On Radio

Remembering an unfashionable writer

BBC Radio 4 attempts to resurrect fallen literary figures.

How the lauded ones fall from favour is a mystery. It seems only the day before yesterday that Kingsley Amis and Iris Murdoch were accorded an honoured place in our literary life. Now they have dropped off fashion’s cliff, though it’s always wise to remember what Tom Courtenay said of fashion, “when you see who is considered to be ‘in’, it’s such a relief to be out”.

For three decades after the publication of The Good Companions in 1929, Jolly Jack Priestley was an unignorable presence. These days his novels are read by few, and the only play anyone cares to revive is An Inspector Calls. So it was a bright idea of Stuart Maconie, one of Radio 4’s favoured hummingbirds, to ask “Whatever Became of JB Priestley?”

First, he went to Bradford, where Priestley was born in 1894, and got blank looks from locals. Mind you, it’s not only in the West Riding where ignorance is king. A letter writer to the Daily Telegraph once said that to be seen reading a book in parts of Manchester would be regarded as an act of provocation.

he has never quite shaken off the equally malign curse of inverted snobbery

Yapping away in his “I may read books but I’m from the East Lancs Road” manner, Maconie did not really answer his own question. The man he championed was the cosy radio essayist, chronicler of England, and small-s socialist. “Someone,” Maconie didn’t quite say, “like me.” The only novel he ticked was the picaresque romp which made Priestley’s reputation.

He pushed the boat out too far when he tried to pass Priestley off as a maverick and a public intellectual. He was really a weaver of well-made tales which swam against the tide of modernism, and a broadcaster with a reassuring voice. As for the scoffers like Virginia Woolf, he would probably have gone along with Noël Coward: “I was forced to console myself with the bitter palliative of commercial success … which I enjoyed very much indeed”.

Maconie is no snob, as he reminds listeners every time he addresses them, which is often. However, as a man who once damned rugby union as “a game played by solicitors”, he has never quite shaken off the equally malign curse of inverted snobbery, and it was on parade here, shaded by the “scholars” he summoned.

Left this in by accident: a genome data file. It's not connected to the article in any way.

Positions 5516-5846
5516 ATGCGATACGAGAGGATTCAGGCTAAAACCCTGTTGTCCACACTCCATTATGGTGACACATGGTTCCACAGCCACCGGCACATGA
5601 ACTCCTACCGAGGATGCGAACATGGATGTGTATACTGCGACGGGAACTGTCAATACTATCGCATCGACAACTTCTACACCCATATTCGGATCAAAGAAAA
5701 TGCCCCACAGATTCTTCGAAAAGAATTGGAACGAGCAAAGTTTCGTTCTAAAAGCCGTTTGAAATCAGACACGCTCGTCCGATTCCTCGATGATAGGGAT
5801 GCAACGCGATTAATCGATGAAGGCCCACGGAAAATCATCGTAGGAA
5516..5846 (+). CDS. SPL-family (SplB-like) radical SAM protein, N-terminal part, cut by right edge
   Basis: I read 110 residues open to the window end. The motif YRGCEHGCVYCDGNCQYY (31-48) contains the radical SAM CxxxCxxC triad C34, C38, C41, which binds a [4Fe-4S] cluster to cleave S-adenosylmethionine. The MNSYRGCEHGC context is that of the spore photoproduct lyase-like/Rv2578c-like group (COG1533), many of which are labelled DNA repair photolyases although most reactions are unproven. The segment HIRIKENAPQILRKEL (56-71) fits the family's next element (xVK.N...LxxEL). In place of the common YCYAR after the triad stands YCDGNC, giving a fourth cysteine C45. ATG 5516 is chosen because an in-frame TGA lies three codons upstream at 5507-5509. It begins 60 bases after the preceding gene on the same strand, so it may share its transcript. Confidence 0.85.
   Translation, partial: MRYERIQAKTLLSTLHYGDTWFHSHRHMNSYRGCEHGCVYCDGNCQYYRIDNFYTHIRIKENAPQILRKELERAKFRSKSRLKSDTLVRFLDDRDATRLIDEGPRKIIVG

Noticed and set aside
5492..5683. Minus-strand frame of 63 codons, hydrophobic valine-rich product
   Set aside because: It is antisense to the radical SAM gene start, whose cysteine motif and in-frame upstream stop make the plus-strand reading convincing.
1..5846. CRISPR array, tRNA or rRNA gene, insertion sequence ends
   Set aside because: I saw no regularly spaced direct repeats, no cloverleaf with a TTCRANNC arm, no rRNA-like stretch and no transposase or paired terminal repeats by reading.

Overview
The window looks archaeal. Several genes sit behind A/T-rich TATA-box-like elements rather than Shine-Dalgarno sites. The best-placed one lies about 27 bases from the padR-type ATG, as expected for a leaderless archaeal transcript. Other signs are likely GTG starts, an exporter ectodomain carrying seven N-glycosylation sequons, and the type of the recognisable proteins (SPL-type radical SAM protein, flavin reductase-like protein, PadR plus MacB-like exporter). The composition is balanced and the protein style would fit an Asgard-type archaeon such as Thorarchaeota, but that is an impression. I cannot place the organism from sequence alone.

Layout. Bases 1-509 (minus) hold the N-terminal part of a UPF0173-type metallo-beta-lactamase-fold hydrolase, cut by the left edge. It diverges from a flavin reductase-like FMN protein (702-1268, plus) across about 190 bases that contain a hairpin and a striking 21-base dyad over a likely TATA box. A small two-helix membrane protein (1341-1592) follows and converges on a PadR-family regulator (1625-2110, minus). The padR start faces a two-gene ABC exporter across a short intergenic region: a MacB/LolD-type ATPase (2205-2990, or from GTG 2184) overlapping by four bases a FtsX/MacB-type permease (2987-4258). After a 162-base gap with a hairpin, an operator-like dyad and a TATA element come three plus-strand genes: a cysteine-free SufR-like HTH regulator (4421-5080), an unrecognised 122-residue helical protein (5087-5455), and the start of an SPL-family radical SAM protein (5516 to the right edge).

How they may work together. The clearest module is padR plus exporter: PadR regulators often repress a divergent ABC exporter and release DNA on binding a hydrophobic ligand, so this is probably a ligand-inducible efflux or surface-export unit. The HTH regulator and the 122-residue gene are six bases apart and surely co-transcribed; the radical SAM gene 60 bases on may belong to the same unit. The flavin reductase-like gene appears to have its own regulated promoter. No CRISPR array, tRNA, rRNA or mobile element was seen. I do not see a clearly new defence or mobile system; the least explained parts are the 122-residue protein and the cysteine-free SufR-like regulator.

One lady thought Priestley contributed more usefully to the fight against Hitler than Winston Churchill, who was a good war leader only “in some respects”. Another 40-watter, regretting the absence of well-known figures in public debate, suggested that Gary Lineker was Priestley’s successor. Where do they find ’em?
Maconie also consulted teenagers at an Altrincham school, who were studying An Inspector Calls. They trotted out familiar platitudes about that warhorse, and “tolerance” is indeed a quality to be admired, but they were mouthing lines fed to them by a man who sought confirmation of his own views. Then, rather feebly, he told them Priestley liked young people, so they skipped home wearing broad smiles.

It could, and should, have been better. Still, if he persuaded readers to go back to the books, Maconie served a noble cause. The Good Companions is a rollicking read, and Lost Empires, from 1965, makes a lively pendant. Of the plays, The Linden Tree is worth a revival, and there was a time when the National Theatre would have had a go. Until fashion’s wheel turns, however, Jolly Jack will languish in the doghouse.

The other Amis, Martin, popped up on The Last Word, when Matthew Bannister asked Dan Franklin, the writer’s publisher, to summarise his client’s achievements. Amis fils, he declared, captured the sulphurous mood of the Eighties, when greed was good. Boilerplate stuff we’ve read a hundred times before.

You would expect a writer blessed with so keen an ear to know we say “arse” on this side of the Atlantic

It’s striking that father and son were both 73 when they died. But whereas Kingsley entered middle age at 40, and was ancient at 60, ruined by booze, Martin looked forever young. He also wrote young. Did the marvellous boy, shoved by friends towards an Alpine peak he could not conquer, ever escape the foothills of adolescence?

He was clever, sure, but it was a closeted cleverness, which failed to attract the general readership his father enjoyed. The young man read a lot of Saul Bellow, another cold fish of impeccable intellectual gifts, and never got over it. His dish was a metropolitan ragout, sprinkled with flakes of condescension.

It didn’t help that he spoke in such an affected manner. Interviewed on television by Melvyn Bragg, he drawled about “a pain in the ass”, dragging the word out so extravagantly that it sounded like “airsss”.
You would expect a writer blessed with so keen an ear to know we say “arse” on this side of the Atlantic, though he might have marked that down as a Little Englandism he left this island to avoid.

A writer’s reputation, he said, is settled after death when “the colander of history” (Bernard Levin) catches what is valuable. It’s a fair bet Lucky Jim, Jake’s Thing and The Old Devils will remain, because Kingsley at his best was so funny. It’s harder to predict a safe journey for Money, because its creator didn’t care much for people. Though as the man with the wooden leg told his doctor, it’s a matter of opinion.

This article is taken from the July 2023 issue of The Critic. To get the full magazine why not subscribe? Right now we’re offering five issues for just £10.

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